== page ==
Historically, Islamic fundamentalism arose as a reaction to Sufism. Sufism evolved into praying to saints as intermediaries in shrines built for that particular saint.  Fundamentalists called for a return to the teachings of the Quran and the prophet and tradition of the first three generation of Muslims. The first three generation of Muslims were called ‘Salafs’, and these fundamentalists came to be called ‘Salafi’. ‘Salafism’ is the fundamentalist School of Islam. It calls for a return to the purest form of Islam as practiced by Prophet Mohammed and the first three generations. One of the Salafist school of Islam is called Wahhabism. Wahhabism made a political agreement with the Saud dynasty, the rulers of Saudi Arabia. The partnership still exists and forms the framework on which Islam in Saudi is lived out. The discovery of crude in Saudi Arabia and the subsequent wealth helped the spread of Salafist Islam in the form of Wahhabism to different parts of the world. Today Saudi Arabian sheiks allocate a substantial amount of petrodollars for the printing and distributing of Qurans and building mosques in different parts of the world. They also have various scholarships for foreign students to study their brand of Islam and politics, and thus fundamentalist thought has spread far and wide.  One glaring example of this is Osama Bin Laden and his Al-Qaeda. This marriage between fundamentalist Islam and political power gave rise to Islam as a political ideology called Islamism. Islamism in its effort to obtain political power and establish the new order, adopted extremism or terror tactics. This also was a reaction to Western incursion into Middle East politics, especially the establishment of Israel, by Western powers. The recent apparent success of ISIS is a good example of the rise of fundamentalist Islam as a political ideology, i.e Islamism. Not all fundamentalists are Islamists, but all Islamists are fundamentalists.

The idea is simple: Islam must have power in this world. It is the true religion–the religion of God–and its truth is manifest in its power. When Muslims believed, they were powerful. Their power has been lost in modern times because Islam has been abandoned by many Muslims, who have reverted to the condition that preceded God’s revelation to the Prophet Muhammad. But if Muslims now return to the original Islam, they can preserve and even restore their power. That return, to be effective, must be comprehensive; Islam provides the one and only solution to all questions in this world, from public policy to private conduct. It is not merely a religion, in the Western sense of a system of belief in God. It possesses an immutable law, revealed by God, that deals with every aspect of life, and it is an ideology, a complete system of belief about the organization of the state and the world. This law and ideology can only be implemented through the establishment of a truly Islamic state, under the sovereignty of God. The empowerment of Islam, which is God’s plan for mankind, is a sacred end. It may be pursued by any means that can be rationalized in terms of Islam’s own code. At various times, these have included persuasion, guile, and force.”  — Martin Kramer, Fundamentalist Islam at Large: The Drive for Power, Middle East Quarterly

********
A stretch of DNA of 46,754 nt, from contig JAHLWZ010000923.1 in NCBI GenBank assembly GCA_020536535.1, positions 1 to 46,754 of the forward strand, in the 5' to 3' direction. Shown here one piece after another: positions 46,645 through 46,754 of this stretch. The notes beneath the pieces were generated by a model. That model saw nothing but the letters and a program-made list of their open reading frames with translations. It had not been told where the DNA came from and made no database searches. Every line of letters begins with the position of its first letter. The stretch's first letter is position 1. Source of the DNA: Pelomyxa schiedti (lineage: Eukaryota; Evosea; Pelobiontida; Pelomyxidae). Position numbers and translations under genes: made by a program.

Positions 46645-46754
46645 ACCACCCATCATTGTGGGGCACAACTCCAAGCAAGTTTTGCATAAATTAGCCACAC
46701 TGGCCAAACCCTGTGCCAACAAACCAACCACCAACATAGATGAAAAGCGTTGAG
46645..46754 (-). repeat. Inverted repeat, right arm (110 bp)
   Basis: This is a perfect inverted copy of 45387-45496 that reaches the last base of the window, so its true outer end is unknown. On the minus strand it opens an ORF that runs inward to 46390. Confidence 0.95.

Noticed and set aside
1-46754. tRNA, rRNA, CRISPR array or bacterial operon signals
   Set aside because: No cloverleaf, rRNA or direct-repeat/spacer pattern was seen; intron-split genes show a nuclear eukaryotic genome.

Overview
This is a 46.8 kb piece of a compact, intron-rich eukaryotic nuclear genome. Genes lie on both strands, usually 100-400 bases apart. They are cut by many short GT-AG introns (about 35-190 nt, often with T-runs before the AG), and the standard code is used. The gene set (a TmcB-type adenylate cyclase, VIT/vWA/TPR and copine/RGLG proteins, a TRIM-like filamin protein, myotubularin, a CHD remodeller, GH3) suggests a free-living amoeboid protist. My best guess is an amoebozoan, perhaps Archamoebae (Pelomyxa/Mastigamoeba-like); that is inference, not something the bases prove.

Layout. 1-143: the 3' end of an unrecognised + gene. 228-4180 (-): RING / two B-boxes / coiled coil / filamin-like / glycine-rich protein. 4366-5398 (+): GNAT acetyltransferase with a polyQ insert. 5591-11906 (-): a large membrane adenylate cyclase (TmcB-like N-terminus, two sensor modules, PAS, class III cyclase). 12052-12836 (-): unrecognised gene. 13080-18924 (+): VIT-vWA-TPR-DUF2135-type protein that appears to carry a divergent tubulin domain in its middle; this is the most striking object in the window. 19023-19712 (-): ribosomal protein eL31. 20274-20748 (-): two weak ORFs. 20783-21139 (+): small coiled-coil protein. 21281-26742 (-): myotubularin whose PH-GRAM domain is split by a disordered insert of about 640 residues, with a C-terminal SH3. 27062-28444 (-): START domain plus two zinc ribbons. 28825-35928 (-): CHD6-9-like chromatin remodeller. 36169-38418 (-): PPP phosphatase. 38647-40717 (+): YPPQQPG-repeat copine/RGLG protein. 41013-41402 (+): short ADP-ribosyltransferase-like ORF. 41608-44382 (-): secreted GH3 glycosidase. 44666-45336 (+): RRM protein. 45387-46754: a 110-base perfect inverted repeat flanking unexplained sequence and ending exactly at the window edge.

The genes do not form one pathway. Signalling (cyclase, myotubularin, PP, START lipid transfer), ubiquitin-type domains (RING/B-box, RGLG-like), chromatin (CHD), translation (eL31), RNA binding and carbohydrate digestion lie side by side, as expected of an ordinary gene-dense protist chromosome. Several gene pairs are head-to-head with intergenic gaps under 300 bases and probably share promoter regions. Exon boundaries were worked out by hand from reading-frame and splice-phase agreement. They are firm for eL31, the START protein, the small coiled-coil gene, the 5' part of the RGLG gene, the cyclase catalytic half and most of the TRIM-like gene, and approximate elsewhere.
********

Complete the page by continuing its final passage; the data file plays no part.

Some scholars have compared Islamism, the political ideological Islam, to fascism.

“Fascism, without evoking all its particularities, bears similarities to trends also present in Islamism. I am, of course, making a reference to their will to exterminate the Jews. On this point, the Islamists may go even further in their doctrine than the Nazis did, considering that the end of the world could only occur when there are no Jews left on earth.”   —  Mohamed Sifaoui: “I Consider Islamism to Be Fascism”, Middle East Quarterly, Spring 2008, pp. 13-17

All these developments are nothing new. The Islam of Prophet Mohammed was Fundamentalist Islam. He was an Islamist who acquired political power. He advocated extreme measures against enemies and people of other faiths both idol-worshipers and people of the book. The first three generations who spread the Islamic faith by sword in all of Arabia and North Africa can also be termed fundamentalists. That was the original Islamic expression of political power and order. That is the ‘order’ the Islamists of today are seeking to bring back.

The Maze Runner

The Maze Runner took the YA world by storm in 2009, winning the New York State Charlotte Award, the Kentucky Bluegrass The_Maze_Runner_coverAward, the Oregon Reader’s Choice Award the New Hampshire Isinglass Teen Read Award, the Missouri Truman Readers Award, the Illinois Abraham Lincoln Award , the Tennessee Volunteer State Book Award, the Arizona Grand Canyon Reader Award, the Georgia Peach Book Award , and the New Jersey Garden State Book Award. Dashner went on to write three more books in the series: The Scorch Trials, The Death Cure, and a prequel called The Kill Order.